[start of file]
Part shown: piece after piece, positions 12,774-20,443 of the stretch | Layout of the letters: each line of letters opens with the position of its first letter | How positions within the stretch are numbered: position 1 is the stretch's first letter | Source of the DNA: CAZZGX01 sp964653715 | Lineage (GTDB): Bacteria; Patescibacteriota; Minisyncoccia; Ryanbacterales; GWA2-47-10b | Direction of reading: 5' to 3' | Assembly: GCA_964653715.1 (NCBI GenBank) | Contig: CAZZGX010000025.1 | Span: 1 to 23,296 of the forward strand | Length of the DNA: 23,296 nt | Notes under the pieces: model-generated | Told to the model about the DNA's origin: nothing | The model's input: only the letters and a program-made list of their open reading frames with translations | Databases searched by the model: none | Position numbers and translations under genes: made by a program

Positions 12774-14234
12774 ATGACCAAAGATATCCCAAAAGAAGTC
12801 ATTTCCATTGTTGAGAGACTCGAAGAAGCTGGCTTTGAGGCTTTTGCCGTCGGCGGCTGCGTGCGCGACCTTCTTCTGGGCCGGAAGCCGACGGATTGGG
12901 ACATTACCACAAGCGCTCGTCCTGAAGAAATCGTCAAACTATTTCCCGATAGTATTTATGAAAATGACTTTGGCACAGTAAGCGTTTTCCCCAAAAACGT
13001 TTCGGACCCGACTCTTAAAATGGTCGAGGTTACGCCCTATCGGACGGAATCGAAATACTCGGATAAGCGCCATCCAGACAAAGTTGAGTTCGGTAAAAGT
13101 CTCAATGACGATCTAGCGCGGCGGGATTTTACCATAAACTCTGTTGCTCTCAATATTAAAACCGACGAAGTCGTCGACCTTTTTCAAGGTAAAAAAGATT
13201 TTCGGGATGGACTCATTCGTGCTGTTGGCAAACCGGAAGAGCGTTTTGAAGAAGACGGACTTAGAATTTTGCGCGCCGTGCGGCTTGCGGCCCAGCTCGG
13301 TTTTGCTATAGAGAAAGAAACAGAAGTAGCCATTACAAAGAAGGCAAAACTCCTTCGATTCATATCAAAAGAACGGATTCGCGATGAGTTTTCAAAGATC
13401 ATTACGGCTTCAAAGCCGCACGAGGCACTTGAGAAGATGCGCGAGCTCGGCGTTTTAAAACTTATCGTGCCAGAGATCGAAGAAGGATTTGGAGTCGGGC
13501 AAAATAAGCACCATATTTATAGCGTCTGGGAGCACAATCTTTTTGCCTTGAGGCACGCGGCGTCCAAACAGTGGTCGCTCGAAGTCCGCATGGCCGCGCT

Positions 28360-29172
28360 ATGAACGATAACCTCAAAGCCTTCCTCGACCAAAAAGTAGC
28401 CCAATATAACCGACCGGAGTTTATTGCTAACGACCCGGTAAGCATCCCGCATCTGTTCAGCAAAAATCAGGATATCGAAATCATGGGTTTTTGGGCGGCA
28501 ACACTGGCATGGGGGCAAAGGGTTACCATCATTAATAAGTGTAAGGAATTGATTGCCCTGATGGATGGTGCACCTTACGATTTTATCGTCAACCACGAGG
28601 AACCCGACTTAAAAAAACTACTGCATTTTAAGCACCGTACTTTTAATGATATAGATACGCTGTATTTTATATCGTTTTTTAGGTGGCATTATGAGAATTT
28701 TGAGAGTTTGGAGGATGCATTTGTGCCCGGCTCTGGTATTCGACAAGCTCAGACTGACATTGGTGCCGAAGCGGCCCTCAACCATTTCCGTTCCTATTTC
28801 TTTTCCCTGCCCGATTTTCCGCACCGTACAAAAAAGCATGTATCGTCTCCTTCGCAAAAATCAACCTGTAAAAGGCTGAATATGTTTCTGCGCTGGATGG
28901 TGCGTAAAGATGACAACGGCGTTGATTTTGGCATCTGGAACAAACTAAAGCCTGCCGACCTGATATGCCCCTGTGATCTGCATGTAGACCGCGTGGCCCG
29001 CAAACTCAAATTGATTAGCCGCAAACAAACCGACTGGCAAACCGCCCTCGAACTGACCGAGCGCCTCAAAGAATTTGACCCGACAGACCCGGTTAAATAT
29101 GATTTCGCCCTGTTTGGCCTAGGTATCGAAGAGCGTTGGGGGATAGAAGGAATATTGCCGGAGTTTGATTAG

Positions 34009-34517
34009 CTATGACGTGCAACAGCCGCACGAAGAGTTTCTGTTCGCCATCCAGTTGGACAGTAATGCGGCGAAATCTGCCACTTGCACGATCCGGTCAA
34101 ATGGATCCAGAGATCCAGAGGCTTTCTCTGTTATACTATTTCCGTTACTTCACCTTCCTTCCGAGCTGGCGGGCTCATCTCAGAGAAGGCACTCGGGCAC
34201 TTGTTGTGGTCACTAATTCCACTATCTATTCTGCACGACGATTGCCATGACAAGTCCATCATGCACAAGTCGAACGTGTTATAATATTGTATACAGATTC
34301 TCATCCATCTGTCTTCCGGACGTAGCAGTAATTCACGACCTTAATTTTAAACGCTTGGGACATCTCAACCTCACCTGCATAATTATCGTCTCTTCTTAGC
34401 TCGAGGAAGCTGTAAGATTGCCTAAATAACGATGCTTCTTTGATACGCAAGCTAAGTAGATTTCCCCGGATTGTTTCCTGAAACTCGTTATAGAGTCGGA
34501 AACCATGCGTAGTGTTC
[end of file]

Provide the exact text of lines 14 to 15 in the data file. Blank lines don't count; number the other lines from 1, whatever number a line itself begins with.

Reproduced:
28401 CCAATATAACCGACCGGAGTTTATTGCTAACGACCCGGTAAGCATCCCGCATCTGTTCAGCAAAAATCAGGATATCGAAATCATGGGTTTTTGGGCGGCA
28501 ACACTGGCATGGGGGCAAAGGGTTACCATCATTAATAAGTGTAAGGAATTGATTGCCCTGATGGATGGTGCACCTTACGATTTTATCGTCAACCACGAGG